French Teachers go on Strike


Teachers in France are going on strike in the wake of new COVID-19 guidelines. According to the CNN article, French teachers strike in protest at Covid-19 school protocols, “In Paris, 58% of teachers were on strike, and nearly 200 schools were closed Thursday, according to the Mayor’s office.” This data suggests that for a large number of parisian students, their school atmosphere was heavily disrupted by the strike or were forced to do independent learning. 

According to a spokesperson for the union, teachers are not striking against Covid-19 regulations, but they are striking against the lack of notification surrounding new guidelines. According to the CNN article, “Laurent Berger, head of the French Democratic Confederation of Labor… said the schools learned of the new protocol only one day before the new school year started…” This late notification supporters of the strike argue does not adequately show a  handling of the Covid-19 pandemic in schools that would benefit teachers and students. 

These new protocols include parents of close contact students can pick up their child at the end of the day rather than immediately and if a positive covid-19 case is detected in class all students would have to test negative 3 times in four days to remain in school. These guidelines according to the article are, “‘causing constant chaos in schools” and have caused teachers to be upset with the constant changes. 

In addition French teachers take issues with how the government looks to hire substitute teachers. According to the article by france24, “In response the government promised to provide five million high-grade FFP2 face masks for school staff and to hire over 3,000 substitute teachers to replace those forced to isolate…” Yet, teachers say that this is not enough and are demanding that the government look to hire enough substitute teachers for every teacher out for COVID-19. 

Other things French teachers hope to get out of the strike include: more masks and other protection gear, more investment in their education system and more pay to meet the other European Nations. There are also talks of another strike expected to take place on Thursday, Jan. 27. 

As stated in the article, Covid: Schools in France close as unions say 75% of teachers strike,”[Almost] 40% of primary teachers and 24% of secondary teachers walked out on Thursday.” However this large number was well below what the 11 unions that organized the event expected. The government, though to meet the large demand has lightened up on Covid-19 restrictions for students in France including allowing students to do self-testing instead of a PCR test.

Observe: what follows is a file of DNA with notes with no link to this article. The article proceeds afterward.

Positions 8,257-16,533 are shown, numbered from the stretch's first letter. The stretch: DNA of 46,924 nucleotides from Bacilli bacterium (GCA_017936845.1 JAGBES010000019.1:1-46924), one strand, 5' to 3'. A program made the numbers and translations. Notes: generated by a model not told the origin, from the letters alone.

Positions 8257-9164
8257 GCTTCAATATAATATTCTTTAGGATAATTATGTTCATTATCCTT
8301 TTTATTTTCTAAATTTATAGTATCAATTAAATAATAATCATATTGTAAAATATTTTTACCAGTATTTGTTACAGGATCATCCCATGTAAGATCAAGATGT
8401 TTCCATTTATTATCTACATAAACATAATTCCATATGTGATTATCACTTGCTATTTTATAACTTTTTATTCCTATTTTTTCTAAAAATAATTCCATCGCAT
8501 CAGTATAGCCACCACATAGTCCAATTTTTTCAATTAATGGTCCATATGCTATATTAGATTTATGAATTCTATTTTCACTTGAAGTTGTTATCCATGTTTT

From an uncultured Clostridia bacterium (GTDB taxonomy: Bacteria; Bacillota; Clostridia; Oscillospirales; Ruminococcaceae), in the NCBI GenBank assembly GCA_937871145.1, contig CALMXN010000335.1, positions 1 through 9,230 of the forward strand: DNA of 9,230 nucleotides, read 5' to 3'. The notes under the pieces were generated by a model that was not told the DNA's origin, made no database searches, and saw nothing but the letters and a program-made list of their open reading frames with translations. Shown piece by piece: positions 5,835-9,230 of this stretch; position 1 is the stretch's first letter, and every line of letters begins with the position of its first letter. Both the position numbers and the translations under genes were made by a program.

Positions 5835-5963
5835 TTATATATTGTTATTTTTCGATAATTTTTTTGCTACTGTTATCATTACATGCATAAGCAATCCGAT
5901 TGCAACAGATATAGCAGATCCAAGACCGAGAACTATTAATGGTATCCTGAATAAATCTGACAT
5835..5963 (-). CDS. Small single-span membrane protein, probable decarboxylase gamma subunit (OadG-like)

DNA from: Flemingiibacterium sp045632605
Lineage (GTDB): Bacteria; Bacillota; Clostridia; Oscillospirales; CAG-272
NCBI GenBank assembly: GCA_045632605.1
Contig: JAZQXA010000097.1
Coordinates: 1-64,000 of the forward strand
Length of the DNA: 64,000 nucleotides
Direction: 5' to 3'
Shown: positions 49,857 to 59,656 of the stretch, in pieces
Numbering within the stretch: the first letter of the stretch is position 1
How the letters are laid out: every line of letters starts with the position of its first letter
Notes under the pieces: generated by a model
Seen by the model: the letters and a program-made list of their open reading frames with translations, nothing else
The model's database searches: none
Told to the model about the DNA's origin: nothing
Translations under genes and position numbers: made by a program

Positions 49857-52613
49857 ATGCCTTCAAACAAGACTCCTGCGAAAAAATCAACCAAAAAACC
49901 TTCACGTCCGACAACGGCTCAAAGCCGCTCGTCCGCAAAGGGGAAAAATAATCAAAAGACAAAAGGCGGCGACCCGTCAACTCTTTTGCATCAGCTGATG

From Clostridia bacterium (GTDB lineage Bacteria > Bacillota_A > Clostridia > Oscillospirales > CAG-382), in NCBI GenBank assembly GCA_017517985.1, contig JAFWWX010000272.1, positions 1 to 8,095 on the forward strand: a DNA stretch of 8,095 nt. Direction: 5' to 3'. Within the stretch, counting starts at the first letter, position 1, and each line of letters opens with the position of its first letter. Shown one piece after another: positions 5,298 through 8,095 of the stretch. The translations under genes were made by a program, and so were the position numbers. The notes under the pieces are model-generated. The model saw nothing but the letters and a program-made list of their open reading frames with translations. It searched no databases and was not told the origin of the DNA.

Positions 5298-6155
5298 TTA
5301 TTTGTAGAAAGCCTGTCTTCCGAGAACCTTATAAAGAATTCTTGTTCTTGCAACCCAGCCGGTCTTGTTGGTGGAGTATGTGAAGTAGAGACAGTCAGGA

Some other teachers are asking for a ‘covid reset’ when it comes to their students in class participation. According to the Slate article, Why French Parents Supported a Teachers Strike This Week, “[A teacher] wanted a short pause in in-person school to reset the COVID exposure clock and get all her kids back into class at the same time.” Other teachers seemed to agree with the idea in the march for students to have a 10 day reset period before all being able to return to the classroom. That way the major gaps in student attendance and learning will have enough time to become corrected. 

This walkout among teachers in France isn’t the only protesting of COVID-19 restrictions on students in recent months. In California parents across Southern California pulled their children out of class on Oct. 19 in protest of the vaccine mandate. On the report of the abc7 article, Parents, Teachers protest against student vaccine mandate across southern California, “Outside the Bonita Unified School district building in San Dimas, protestors marched… carrying signs that read ‘My Body, My Choice,’ and ‘I call the shot, not you!’” These signs symbolize their main argument that vaccines across the state should be a personal choice. 

Although the teachers marching in France and the actions of parents in California may seem completely different, they both stem from a feeling of anger pointed at their local government or administration. Both actions were a direct result of either party feeling that their voices were being heard and that they had to act in the best interest of the kids themselves.